Linux tools to bulk rename files


The first tool to cover is called rnr and is written in Rust. It can be downloaded on GitHub where also some good examples can be found on how to use the tool.

Let’s try it out on a directory that we have with Markdown files. Due to a conversion, the file names include a date. As this is no longer needed, we want to strip out the date and only get the bit after the third hyphen.

  • Original file name:
  • Wanted file name:
# rnr --dry-run '\d+-\d+-\d+-' '' ./*.md
This is a DRY-RUN
./ -> ./
./ -> ./
./ -> ./
./ -> ./
--dry-runDon’t make changes right away, but show what will be done
'(\d+)-(\d+)-(\d+)-'Capture three occurrences of just numbers
''Replace with empty string, as we want to strip the date
./*.mdOnly apply this to the Markdown files in this current directory

The nice part of rnr is that it shows the rename it will do. As this looks good, we can tell it to perform the action. In that case replace the dry-run with --force to make the actual changes.

Rename tool

The rename tool with the similar name rename can be found on many Linux systems. It used a Perl syntax for the matching, so with some fiddling we can do the same bulk action as before.

If the tool is not installed yet, here are some pointers on the right package

Linux distributionPackage nameInstallation
Ubunturenameapt install rename


# rename --nono 's/\d{4}-\d{2}-\d{2}-//' ./*.md
rename(./, ./
rename(./, ./
rename(./, ./
--nonoDo not make actual changes
's/\d{4}-\d+{2}-\d{2}-//'Do a search (s), first 4 digits, hyphen, 2 digits, hyphen, 2 digits, hyphen. No replacement text, as we want to strip text from the file name


Another great utility can be found in the Python Package Index (PyPi) and is named regex-rename. As the name implies, it also support regular expressions.


pip3 install regex-rename

Tip: do the installation in a virtual environment (python3-virtualenv)


The next step is forming the regular expression. This utility does a “dry-run” by default and requires the --rename option to make actual changes.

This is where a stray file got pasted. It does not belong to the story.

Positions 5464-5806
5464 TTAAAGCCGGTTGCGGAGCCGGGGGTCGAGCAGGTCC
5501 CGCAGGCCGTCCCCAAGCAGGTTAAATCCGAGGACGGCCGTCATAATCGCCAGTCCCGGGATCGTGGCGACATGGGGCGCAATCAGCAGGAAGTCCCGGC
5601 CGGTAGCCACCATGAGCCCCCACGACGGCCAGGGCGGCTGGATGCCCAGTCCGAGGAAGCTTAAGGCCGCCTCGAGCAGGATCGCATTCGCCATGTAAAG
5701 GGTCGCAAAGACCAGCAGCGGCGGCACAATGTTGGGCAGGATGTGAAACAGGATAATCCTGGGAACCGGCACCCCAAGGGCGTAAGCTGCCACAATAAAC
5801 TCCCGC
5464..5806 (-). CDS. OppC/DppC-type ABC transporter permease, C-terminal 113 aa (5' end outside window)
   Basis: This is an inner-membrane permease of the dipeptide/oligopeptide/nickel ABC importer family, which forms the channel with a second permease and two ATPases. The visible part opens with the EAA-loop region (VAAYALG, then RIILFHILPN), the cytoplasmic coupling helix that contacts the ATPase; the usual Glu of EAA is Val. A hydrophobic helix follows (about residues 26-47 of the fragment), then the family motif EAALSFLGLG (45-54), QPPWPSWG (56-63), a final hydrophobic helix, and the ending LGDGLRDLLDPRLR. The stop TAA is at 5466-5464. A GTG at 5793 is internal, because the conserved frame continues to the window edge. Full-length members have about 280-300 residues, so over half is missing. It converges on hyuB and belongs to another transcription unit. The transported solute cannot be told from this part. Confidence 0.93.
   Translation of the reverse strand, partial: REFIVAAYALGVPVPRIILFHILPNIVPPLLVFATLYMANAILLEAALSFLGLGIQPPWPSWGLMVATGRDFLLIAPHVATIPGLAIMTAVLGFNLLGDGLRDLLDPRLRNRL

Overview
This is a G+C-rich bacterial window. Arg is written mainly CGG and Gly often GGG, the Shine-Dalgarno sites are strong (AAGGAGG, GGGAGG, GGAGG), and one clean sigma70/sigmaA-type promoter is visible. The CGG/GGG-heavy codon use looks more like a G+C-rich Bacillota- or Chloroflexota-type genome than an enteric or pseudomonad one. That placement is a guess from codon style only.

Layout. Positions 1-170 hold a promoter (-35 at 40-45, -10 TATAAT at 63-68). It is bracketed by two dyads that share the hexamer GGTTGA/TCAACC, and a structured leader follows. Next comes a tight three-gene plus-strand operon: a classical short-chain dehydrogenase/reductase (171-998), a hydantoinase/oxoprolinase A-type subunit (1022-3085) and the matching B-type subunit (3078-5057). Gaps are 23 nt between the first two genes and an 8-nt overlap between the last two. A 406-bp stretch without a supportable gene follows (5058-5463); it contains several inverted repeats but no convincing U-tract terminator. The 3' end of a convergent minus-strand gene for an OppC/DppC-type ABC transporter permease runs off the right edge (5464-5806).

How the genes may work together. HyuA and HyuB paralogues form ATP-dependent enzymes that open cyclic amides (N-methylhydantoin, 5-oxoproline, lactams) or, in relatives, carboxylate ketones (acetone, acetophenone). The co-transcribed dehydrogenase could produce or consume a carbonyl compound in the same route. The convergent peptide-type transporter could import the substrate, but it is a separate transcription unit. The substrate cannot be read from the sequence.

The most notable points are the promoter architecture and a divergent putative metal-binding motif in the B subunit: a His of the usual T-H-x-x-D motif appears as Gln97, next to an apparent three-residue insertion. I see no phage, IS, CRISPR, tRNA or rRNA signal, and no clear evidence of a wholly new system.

# regex-rename "(\d{4})-(\d{2})-(\d{2})-(.*)" "\4"
[2024-03-28 14:03:51] DEBUG matching regular expression pattern to files: pattern=(\d{4})-(\d{2})-(\d{2})-(.*) replacement=\4 dry_run=True full_match=False recursive=False padding=None
[2024-03-28 14:03:51] INFO  matched file: group_1=2014 group_2=03 group_3=02
[2024-03-28 14:03:51] INFO  matched file: group_1=2014 group_2=03 group_3=06
[2024-03-28 14:03:51] INFO  matched file: group_1=2014 group_2=03 group_3=09
[2024-03-28 14:03:51] INFO  files matched the pattern: matched=3 mismatched=0

Let’s have a look at the regular expression first.

Regular expression partExplanation
"Open the regular expression
(\d{4})-Match 4 digits, followed by a hyphen
(\d{2})-(\d{2})-Match 2 digits, hyphen, 2 digits, hyphen
(.*)Match all characters, so that we can use this part as our replacement
"Close the regular expression

The output of the tool is colored and shows what it is trying to do. We see also the dry_run=True that tells us that it won’t make any changes. It shows what files match and what the new file name would be. Another great tool do do a batch rename action.

Got another tool that you really like to use for batch renaming? Let us know!

Relevant commands in this article

Like to learn more about the commands that were used in this article? Have a look, for some there is also a cheat sheet available.

  • regex-rename
  • rename
  • rnr


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This article has been written by our Linux security expert Michael Boelen. With focus on creating high-quality articles and relevant examples, he wants to improve the field of Linux security. No more web full of copy-pasted blog posts.

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